β€’ Bobby Comstock, born in Ithaca, was signed by Atlantic Records. He earned a spot on Alan Freed’s fifth anniversary Labor Day show at the Paramount Theater in Brookyn in 1959, on the strength of hit album “Tennessee Waltz,” which was played in 17 countries.

* Chris Goss, a Syracuse native, was a member of much-loved 1980s Salt City progressive rock band Master of Reality. He left for Los Angeles in in 1989, and has produces, co-wrote and performed with Queens of the Stone Age, Dave Grohl, Foo Fighters, The Cult, Trent Reznor, Stone Temple Pilots, Rage Against the Machine and many more. He enlisted famous Cream drummer Ginger Baker as Master of Reality drummer from 1990 to 1993.

* Loren Barrigar started playing guitar at 4 years old, and was playing for thousands at the Grand Ole Opry in Nashville by age 6 as part of a family band The Christophers. After moving to Central New York, he was a longtime guitar player in Whiting’s band. Living in East Syracuse, the finger-style guitarist writes and performs and records, and currently tours the world as a duo with New Zealand guitarist Mark Mazengarb.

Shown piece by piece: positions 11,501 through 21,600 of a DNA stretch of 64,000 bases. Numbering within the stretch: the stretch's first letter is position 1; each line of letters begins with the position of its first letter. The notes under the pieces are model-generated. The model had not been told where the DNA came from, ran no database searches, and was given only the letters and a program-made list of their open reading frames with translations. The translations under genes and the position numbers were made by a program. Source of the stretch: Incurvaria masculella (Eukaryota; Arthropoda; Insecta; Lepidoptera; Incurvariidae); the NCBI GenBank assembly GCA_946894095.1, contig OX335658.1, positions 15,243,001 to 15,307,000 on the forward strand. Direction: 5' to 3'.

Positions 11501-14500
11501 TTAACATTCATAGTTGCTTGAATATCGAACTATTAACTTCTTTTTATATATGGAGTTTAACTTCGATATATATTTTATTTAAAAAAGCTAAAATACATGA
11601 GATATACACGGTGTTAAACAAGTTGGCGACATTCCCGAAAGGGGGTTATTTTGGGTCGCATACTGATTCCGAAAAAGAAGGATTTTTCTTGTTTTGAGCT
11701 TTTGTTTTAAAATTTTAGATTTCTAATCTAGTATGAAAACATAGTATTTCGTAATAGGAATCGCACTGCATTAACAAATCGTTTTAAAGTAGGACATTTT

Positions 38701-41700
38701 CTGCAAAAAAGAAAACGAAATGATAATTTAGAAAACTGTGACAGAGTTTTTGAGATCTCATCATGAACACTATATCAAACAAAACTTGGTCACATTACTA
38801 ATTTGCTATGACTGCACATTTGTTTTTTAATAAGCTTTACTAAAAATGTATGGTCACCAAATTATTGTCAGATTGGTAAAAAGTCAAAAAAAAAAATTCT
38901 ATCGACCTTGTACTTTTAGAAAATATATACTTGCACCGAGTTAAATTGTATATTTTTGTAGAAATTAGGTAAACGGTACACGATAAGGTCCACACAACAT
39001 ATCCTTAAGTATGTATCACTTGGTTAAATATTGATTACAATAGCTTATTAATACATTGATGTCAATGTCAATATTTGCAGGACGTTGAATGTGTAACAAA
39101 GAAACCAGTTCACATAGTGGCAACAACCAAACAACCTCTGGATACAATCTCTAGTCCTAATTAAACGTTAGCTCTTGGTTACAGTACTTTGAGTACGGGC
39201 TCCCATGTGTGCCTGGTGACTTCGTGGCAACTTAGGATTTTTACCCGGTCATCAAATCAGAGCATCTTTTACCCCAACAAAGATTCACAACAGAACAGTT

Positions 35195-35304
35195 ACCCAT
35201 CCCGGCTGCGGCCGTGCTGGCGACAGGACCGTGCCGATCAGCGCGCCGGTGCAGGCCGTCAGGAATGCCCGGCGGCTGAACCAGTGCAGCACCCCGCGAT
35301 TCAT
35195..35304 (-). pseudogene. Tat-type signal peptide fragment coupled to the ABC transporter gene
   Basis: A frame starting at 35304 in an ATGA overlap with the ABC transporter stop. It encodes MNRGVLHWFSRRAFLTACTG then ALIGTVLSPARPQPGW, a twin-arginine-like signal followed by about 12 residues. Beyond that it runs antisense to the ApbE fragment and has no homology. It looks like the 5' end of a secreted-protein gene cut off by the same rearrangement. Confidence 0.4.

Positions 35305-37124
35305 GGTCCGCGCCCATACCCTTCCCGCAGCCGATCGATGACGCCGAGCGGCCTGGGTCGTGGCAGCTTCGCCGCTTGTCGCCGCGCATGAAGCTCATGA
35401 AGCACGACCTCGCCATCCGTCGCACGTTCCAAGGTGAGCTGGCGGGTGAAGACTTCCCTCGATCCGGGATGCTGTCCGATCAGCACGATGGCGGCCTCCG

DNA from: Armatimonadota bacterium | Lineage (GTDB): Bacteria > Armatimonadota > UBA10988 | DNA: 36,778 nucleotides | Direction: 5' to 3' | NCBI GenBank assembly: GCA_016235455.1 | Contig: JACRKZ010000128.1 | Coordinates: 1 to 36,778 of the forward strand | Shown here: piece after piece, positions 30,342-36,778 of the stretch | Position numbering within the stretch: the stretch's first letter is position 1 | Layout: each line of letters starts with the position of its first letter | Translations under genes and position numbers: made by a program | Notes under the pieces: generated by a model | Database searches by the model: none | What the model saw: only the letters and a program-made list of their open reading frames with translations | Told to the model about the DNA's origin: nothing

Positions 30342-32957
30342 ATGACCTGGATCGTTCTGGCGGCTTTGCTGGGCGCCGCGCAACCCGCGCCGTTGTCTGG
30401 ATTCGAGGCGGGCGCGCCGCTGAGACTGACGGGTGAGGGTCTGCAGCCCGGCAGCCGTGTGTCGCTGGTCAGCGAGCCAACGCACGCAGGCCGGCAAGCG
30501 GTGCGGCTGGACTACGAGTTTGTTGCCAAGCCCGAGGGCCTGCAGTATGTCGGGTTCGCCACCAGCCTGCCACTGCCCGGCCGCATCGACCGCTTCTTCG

* The Works were formed in Syracuse in 1979 by songwriter Ed Hamell on guitar and vocals with fiends Dave Read on drums, Featherstone on bass and vocals, Joey Beccheria on lead guitar and Tom Canfield on keyboards on vocals. Their all-original song sound combined elements of The Clash, J. Geils Band and the film “The Warriors.” Their first single was 1980’s “I Prefer to Rock.” Subsequent members were Andy Rudy and George Rossi on keys and Jay “Charmin’ J” Harmon on drums. The Works stopped playing in 1987,